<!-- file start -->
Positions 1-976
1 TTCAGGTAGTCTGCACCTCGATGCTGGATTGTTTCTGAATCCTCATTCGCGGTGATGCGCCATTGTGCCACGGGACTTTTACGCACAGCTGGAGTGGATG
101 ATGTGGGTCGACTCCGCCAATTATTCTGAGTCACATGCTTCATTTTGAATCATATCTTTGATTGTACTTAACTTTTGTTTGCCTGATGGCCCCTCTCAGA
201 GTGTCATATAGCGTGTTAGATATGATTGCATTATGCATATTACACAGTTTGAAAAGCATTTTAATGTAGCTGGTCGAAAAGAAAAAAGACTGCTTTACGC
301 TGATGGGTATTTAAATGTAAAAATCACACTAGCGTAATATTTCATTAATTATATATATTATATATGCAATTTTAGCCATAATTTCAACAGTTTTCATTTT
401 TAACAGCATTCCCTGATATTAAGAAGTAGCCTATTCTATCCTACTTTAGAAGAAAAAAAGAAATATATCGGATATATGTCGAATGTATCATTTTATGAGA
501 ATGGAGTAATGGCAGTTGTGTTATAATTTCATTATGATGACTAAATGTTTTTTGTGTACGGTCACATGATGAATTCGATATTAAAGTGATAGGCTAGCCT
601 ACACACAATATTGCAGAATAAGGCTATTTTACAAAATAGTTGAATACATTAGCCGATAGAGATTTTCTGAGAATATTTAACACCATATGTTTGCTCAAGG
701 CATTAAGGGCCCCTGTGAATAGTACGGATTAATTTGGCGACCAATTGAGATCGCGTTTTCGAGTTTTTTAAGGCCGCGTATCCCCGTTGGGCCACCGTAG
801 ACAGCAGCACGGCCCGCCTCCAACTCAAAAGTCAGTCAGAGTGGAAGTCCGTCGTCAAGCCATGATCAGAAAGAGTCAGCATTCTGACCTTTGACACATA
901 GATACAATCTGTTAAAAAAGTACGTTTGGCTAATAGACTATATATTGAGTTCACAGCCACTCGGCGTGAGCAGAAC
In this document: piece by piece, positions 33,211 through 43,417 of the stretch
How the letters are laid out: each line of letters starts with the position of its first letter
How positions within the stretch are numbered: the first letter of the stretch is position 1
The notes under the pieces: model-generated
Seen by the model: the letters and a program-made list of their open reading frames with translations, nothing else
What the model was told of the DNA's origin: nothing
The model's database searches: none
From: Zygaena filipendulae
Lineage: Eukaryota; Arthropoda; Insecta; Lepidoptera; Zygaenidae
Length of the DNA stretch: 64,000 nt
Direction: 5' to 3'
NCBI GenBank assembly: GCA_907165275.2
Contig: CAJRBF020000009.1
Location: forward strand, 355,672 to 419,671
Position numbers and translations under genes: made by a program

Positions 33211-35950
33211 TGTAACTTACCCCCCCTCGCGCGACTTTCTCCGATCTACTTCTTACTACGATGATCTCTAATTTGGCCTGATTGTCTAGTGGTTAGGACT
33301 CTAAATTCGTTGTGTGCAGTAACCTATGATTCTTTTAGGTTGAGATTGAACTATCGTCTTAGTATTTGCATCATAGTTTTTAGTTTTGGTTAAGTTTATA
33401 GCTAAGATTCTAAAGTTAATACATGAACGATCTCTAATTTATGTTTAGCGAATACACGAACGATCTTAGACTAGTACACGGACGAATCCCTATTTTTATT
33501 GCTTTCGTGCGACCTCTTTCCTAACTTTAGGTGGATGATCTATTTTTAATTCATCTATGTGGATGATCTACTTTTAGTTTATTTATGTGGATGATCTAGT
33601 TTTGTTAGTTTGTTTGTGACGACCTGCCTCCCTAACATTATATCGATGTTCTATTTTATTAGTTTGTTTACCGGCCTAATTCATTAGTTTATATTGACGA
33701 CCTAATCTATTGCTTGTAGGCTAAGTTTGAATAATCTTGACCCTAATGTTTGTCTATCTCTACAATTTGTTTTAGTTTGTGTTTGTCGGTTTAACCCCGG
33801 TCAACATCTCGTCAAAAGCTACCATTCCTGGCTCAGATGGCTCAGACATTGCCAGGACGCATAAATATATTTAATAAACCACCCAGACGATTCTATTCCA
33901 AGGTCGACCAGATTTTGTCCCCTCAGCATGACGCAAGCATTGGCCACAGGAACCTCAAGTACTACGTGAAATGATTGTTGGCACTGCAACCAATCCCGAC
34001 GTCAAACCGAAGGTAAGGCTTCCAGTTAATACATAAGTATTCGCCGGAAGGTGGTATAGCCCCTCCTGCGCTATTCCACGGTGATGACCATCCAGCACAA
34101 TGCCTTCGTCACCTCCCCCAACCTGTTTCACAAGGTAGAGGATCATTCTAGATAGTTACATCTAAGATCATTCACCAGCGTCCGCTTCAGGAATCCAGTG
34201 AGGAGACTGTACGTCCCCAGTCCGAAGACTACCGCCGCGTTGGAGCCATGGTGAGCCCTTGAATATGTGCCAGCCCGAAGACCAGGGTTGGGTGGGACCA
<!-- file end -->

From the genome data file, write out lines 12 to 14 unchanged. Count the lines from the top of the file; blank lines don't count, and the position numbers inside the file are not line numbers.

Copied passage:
In this document: piece by piece, positions 33,211 through 43,417 of the stretch
How the letters are laid out: each line of letters starts with the position of its first letter
How positions within the stretch are numbered: the first letter of the stretch is position 1